CORONAVIRUS/Universal testing still unnecessary in Taiwan: CECC officials
Taipei, May 12 (CNA) Officials from the Central Epidemic Command Center (CECC) indicated Wednesday that Taiwan will not carry out universal testing for COVID-19, even though the coronavirus disease has spread to local communities, saying such an approach was "useless" and would only make matters worse.
Minister of Health and Welfare Chen Shih-chung (陳時中), who heads the CECC, told reporters before a legislative session that universal testing in the current situation would only make things "more chaotic," but agreed that it is necessary to expand testing and extend quarantine measures to more people.
Speaking during a radio interview, CECC specialist advisory panel member Lee Ping-ing (李秉穎) said universal testing has been proven to be expensive and "useless."
Chen and Lee made their remarks in response to growing calls for the government to adopt wider testing, including from New Taipei Mayor Hou Yu-ih (侯友宜), in the wake of a recent increase in domestic community transmission.
This includes seven domestic COVID-19 cases confirmed Tuesday, including one in New Taipei and five in Yilan with unknown sources of infection.
Meanwhile, 16 new domestic COVID-19 cases were confirmed Wednesday, the highest number of domestic cases reported in a single day in the country since the outbreak began.
Although the cluster infections this time around could be much more challenging, Lee said there have been about 10 examples of community-level transmissions in Taiwan since the new coronavirus pandemic broke out at the end of 2019.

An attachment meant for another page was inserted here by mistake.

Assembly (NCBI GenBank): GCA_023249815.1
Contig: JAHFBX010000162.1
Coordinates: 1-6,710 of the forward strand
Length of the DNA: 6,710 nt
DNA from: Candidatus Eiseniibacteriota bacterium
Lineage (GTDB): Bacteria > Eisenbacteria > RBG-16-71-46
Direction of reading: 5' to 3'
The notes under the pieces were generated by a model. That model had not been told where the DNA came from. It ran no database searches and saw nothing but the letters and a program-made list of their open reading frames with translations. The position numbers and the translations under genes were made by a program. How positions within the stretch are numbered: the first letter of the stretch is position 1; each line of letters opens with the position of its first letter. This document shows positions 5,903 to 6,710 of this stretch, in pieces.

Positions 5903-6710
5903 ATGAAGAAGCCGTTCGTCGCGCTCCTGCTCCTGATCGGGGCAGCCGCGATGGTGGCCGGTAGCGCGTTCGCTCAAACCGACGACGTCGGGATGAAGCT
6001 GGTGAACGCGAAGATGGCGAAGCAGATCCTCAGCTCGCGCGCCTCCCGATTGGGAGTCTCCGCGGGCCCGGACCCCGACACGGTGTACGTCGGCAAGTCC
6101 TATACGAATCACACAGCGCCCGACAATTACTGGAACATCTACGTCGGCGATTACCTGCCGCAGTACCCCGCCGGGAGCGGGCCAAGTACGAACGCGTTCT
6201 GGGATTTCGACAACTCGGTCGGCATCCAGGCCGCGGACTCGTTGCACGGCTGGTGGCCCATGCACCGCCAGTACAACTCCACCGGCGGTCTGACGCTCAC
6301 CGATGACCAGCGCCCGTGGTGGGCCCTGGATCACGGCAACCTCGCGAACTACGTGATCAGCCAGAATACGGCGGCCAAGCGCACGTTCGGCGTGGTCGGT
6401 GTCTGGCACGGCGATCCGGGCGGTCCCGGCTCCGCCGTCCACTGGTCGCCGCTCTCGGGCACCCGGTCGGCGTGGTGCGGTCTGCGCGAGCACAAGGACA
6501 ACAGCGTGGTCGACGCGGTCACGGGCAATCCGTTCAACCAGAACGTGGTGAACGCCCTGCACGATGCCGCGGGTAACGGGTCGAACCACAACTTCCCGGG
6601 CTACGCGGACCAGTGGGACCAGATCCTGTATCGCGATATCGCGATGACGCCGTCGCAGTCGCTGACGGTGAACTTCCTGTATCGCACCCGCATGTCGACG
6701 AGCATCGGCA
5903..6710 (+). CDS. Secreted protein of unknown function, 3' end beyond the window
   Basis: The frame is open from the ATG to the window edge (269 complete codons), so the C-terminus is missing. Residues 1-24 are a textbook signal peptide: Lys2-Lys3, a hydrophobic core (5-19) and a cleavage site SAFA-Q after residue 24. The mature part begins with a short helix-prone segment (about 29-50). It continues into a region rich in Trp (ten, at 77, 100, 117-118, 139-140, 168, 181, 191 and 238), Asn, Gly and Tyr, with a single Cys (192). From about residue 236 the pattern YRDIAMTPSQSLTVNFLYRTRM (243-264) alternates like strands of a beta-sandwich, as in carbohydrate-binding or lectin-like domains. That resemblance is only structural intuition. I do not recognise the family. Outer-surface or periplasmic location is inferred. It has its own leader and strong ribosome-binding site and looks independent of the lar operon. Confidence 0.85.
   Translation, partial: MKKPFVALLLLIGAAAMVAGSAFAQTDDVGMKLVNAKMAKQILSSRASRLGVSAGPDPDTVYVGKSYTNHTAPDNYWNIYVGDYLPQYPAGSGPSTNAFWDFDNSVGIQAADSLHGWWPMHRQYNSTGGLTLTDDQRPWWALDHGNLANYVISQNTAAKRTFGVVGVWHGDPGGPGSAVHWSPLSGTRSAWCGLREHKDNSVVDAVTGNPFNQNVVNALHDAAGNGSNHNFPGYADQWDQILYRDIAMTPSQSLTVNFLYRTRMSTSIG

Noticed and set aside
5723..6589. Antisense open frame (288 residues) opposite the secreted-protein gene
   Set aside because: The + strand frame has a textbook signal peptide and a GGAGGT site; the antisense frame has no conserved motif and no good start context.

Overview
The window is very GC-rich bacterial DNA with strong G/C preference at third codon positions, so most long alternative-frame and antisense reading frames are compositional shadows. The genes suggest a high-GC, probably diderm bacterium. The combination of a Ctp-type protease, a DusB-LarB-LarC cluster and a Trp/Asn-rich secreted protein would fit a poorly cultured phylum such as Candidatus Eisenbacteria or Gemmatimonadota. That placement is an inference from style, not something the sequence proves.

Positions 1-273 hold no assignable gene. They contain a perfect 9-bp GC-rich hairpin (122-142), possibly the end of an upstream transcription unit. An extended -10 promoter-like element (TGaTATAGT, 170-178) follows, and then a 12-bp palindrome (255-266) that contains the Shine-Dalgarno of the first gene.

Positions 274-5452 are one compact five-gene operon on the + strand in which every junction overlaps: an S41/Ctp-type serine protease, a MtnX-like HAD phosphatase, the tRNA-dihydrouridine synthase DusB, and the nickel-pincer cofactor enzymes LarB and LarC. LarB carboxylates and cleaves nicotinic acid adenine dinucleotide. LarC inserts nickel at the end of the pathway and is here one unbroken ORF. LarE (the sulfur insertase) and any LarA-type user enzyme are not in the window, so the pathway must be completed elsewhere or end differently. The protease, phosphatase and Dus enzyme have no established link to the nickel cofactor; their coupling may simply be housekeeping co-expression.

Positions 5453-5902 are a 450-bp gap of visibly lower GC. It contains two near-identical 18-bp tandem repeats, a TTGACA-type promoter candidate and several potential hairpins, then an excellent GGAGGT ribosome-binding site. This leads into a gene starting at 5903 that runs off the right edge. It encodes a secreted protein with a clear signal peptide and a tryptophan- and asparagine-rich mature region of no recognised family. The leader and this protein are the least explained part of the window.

All the earlier community transmission cases, like those involving a security guard, a night club public relations manager and a naval vessel, were adequately handled, he noted.
Faced with criticism that the latest community transmission is an indication Taiwan's COVID-19 prevention and control efforts have collapsed, Lee characterized the latest developments as a "breach."
Stressing that universal testing is only necessary when the situation is out of control, Lee said many countries have found it to be both costly and ineffective.
Taking Hong Kong as an example, he said, only 20 percent of the public were willing to get tested. If that was replicated in Taiwan, it would cost tens of billions of Taiwan dollars and still leave 80 percent of people untested.
In addition, of the 20 percent tested, many could be in the incubation period when the virus is hard to detect -- proof that the method is ineffective, he argued.
The best way to combat the virus is for people to wear a mask, get vaccinated and wash their hands frequently, Lee said.
The coming two weeks will be critical in determining whether the pandemic will spread further in Taiwan. If the situation deteriorates further, all large-scale activities should be cancelled nationwide, he added.
(By Flor Wang and Chang Ming-hsuan) Endtiem/AW
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